|2009 Broncos at Bengals Point Spread Odds & Matchup Report|
|Written by Anthony Rome|
|Wednesday, 09 September 2009 20:40|
DEN-CIN Matchup Report
Cincinnati, OH - Trading franchise quarterback Jay Cutler and having top receiver Brandon Marshall demand a trade might not be exactly how Josh McDaniels expected his tenure as the Denver Broncos' coach to begin.
He might now be happy to just get his team on the field.
The Broncos look to put a tumultuous offseason behind them Sunday when they open the season against the Cincinnati Bengals.
Oddsmakers from online sports book Sportsbook.com have made the Bengals -4 point spread favorites (View NFL odds) for Sunday’s game (Game Matchup). Current public betting information shows that 60% of bets for this game have been placed on the Bengals –2 (View NFL bet percentages).
Denver ended 2008 with a three-game slide that saw it finish 8-8 and miss the playoffs for a third year in a row. That led to Mike Shanahan's firing by owner Pat Bowlen, who had once dubbed the two-time Super Bowl-winner and 14-year Broncos coach his "coach for life."
To replace Shanahan, Bowlen opted to hire McDaniels, New England's 32-year-old offensive coordinator. However, McDaniels' tenure got off to a shaky start. A rift with quarterback Jay Cutler emerged in March following reports that McDaniels was trying to acquire Matt Cassel from New England.
Cutler demanded a trade, and was sent to Chicago with a fifth-round pick in exchange for quarterback Kyle Orton and three draft choices.
Drama picked up again in training camp as Marshall, who led the team with 1,265 yards and six touchdowns on 104 catches in his third season, requested a trade.
Marshall is due $2.2 million this season - a salary he contends doesn't befit his status as an elite receiver coming off back-to-back 100-catch seasons and his first Pro Bowl berth.
The club suspended Marshall Aug. 28 for the remainder of the preseason for detrimental conduct stemming from insubordinate actions during practice.
Despite those distractions, McDaniels suggested Marshall could make a significant contribution against the Bengals.
"Look, he's a good football player and if he's ready to go and we go through this week of practice and we feel like that's the direction that we should play on Sunday, then certainly we all know what he can do as a football player," McDaniels said. "It's a matter of getting acclimated to enough of the game plan and him understanding what's going on, but we'll see as we go through the week."
McDaniels also has reason to be concerned with Orton, who might not play Sunday due to a dislocated right index finger.
He's been wearing a glove on his throwing hand and thin gauze and tape on his injured finger to protect the dislocated knuckle that poked through the skin in the Broncos' third preseason game.
Orton threw for 2,972 yards, 18 touchdowns and 12 interceptions last season in Chicago, where he'd served as the backup the previous two years.
If Orton can't play, the Broncos would turn to Chris Simms, who hasn't started since playing for Tampa Bay in a loss to Carolina on Sept. 24, 2006. He's since been a backup with the Buccaneers and Tennessee, appearing in one game for the Titans last season.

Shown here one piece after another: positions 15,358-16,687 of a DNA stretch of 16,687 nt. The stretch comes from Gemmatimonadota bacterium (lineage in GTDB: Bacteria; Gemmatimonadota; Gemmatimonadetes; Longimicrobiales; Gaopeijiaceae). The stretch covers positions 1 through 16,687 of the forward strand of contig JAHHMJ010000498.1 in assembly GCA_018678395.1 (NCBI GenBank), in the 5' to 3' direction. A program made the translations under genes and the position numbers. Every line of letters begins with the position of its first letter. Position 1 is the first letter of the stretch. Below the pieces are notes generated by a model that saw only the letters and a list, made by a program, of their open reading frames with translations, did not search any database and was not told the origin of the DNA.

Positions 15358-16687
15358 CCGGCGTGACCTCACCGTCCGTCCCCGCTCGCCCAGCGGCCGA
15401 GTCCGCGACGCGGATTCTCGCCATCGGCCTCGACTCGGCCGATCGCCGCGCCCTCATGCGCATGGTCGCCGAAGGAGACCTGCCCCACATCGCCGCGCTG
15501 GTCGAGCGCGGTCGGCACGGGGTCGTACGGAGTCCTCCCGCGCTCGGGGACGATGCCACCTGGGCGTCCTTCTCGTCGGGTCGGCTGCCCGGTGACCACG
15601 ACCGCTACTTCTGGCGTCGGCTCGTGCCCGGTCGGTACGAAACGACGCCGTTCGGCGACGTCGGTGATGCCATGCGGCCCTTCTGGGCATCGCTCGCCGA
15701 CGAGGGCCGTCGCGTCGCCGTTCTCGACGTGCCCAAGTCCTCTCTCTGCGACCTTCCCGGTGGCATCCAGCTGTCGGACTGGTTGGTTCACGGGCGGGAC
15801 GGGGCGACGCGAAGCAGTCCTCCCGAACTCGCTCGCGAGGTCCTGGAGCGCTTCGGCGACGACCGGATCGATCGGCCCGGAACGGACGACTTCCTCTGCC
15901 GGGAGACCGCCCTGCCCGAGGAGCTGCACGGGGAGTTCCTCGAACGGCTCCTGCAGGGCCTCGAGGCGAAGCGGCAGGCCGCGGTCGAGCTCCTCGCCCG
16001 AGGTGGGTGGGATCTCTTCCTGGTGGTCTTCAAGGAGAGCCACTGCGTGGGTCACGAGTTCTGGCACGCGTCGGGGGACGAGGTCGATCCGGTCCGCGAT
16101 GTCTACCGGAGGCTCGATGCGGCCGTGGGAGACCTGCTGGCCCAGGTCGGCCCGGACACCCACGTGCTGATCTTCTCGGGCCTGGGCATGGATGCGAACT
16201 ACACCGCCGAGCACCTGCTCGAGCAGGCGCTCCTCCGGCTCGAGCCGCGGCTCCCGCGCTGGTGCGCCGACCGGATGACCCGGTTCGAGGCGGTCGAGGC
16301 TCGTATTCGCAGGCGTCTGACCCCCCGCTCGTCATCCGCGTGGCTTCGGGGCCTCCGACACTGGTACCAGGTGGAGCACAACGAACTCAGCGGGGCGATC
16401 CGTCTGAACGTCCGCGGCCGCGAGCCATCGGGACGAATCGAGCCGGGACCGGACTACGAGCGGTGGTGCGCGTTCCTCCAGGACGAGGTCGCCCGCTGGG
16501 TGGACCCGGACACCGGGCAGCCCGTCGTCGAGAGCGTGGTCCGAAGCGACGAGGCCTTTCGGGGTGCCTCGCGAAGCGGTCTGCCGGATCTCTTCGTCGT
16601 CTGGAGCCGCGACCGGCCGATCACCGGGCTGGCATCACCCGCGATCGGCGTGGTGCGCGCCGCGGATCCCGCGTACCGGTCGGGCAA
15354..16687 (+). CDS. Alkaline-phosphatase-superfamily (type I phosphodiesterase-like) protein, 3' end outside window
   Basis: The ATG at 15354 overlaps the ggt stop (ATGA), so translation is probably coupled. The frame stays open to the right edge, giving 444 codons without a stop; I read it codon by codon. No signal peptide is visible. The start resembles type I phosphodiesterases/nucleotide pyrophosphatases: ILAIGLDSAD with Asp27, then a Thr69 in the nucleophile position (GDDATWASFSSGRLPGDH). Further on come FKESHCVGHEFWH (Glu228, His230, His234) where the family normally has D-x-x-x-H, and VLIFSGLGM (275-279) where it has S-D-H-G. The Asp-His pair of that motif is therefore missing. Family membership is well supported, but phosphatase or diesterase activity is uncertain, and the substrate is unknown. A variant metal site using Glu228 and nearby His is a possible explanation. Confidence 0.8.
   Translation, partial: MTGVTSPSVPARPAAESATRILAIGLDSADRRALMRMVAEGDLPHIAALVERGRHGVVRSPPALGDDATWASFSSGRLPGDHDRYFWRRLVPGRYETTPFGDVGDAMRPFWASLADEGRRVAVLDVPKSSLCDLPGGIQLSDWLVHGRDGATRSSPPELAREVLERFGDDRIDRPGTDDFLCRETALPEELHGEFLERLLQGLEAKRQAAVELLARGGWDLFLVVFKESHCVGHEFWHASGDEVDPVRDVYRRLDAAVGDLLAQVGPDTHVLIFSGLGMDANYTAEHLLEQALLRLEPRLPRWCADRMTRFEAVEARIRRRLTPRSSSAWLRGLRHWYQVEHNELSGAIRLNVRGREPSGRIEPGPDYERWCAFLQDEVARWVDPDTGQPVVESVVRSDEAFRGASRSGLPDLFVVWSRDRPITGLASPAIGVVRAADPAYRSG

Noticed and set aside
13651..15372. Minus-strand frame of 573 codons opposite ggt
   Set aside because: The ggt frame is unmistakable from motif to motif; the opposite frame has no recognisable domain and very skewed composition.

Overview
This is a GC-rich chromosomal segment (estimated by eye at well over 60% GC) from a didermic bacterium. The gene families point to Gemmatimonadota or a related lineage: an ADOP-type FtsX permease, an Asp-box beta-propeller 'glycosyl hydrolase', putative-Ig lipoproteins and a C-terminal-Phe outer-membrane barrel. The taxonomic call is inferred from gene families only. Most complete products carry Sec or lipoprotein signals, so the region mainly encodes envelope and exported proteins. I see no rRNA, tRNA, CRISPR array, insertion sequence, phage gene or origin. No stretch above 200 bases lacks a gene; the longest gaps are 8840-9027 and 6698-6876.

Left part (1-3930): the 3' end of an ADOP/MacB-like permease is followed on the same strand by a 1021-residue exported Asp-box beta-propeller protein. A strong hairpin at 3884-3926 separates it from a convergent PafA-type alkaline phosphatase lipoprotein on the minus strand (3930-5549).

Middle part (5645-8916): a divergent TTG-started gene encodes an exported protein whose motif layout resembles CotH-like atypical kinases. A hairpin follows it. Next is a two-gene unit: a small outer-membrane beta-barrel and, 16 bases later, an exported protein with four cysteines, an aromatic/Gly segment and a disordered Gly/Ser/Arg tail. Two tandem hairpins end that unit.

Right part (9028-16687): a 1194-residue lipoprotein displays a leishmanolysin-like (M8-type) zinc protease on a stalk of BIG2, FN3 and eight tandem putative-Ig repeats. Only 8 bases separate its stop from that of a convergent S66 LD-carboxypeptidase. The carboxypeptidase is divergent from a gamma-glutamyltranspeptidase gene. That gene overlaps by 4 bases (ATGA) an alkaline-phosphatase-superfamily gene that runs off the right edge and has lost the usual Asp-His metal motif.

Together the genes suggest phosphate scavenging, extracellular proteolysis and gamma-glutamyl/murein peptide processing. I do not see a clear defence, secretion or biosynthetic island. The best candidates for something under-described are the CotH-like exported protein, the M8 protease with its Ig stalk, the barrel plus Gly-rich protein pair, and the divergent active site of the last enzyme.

Defensively, the Broncos are switching to a 3-4 scheme after ranking as one of the worst units in the AFC, allowing 146.1 rushing yards per game and 228.5 through the air. Denver created a league-low 13 turnovers and its six interceptions were only better than Detroit's four.
The Bengals are looking to show some improvement after going 4-11-1 last season, when quarterback Carson Palmer played just the first four games - all losses - before suffering a season-ending right elbow injury.
"We're not going to win four games again," Palmer said.
Palmer, though, is already banged up. He has a moderate high ankle sprain after getting hit several times in the preseason opener Aug. 14, but expects to start Sunday.
"I feel like I'm prepared," Palmer said. "This isn't the best of situations, but you've got to go with what you've got. Would I like to have played? Sure. I'd like to have played all four (preseason) games."
Prior to getting hurt last season, Palmer had topped the 4,000-yard plateau in each of the previous two years while totaling 54 touchdowns with 33 picks.
Chad Ochocinco appears to be ready for a much improved season after enduring his worst year since he was a rookie in 2001. The flamboyant wide receiver - formerly known as Chad Johnson before he legally changed his name - had 53 catches for 540 yards and four touchdowns last year, and even asked to be traded.
"I'm back," Ochocinco said. "I can't explain it any other way. Before last year, this is how I was. I was good. I was happy. I'm good. It's going to be a great year. We're going to the playoffs. We're going, man."
The Bengals are also expected to show a new commitment to a running game featuring Cedric Benson. Their six rushing touchdowns in 2008 tied Cleveland for the fewest in the NFL.
"In the division we play in, we've got to run the ball, and we showed that we're going to feature the run and hopefully throw off the running game," Palmer said.
Benson had 747 rushing yards and two scores in 12 games after signing with the Bengals following his release from Chicago due to problems stemming from an alcohol-related arrest.
The Broncos and Bengals have split the last four meetings with Denver taking the most recent one, 24-23 at home Dec. 24, 2006.
Posted: 9/10/09 1:40AM ET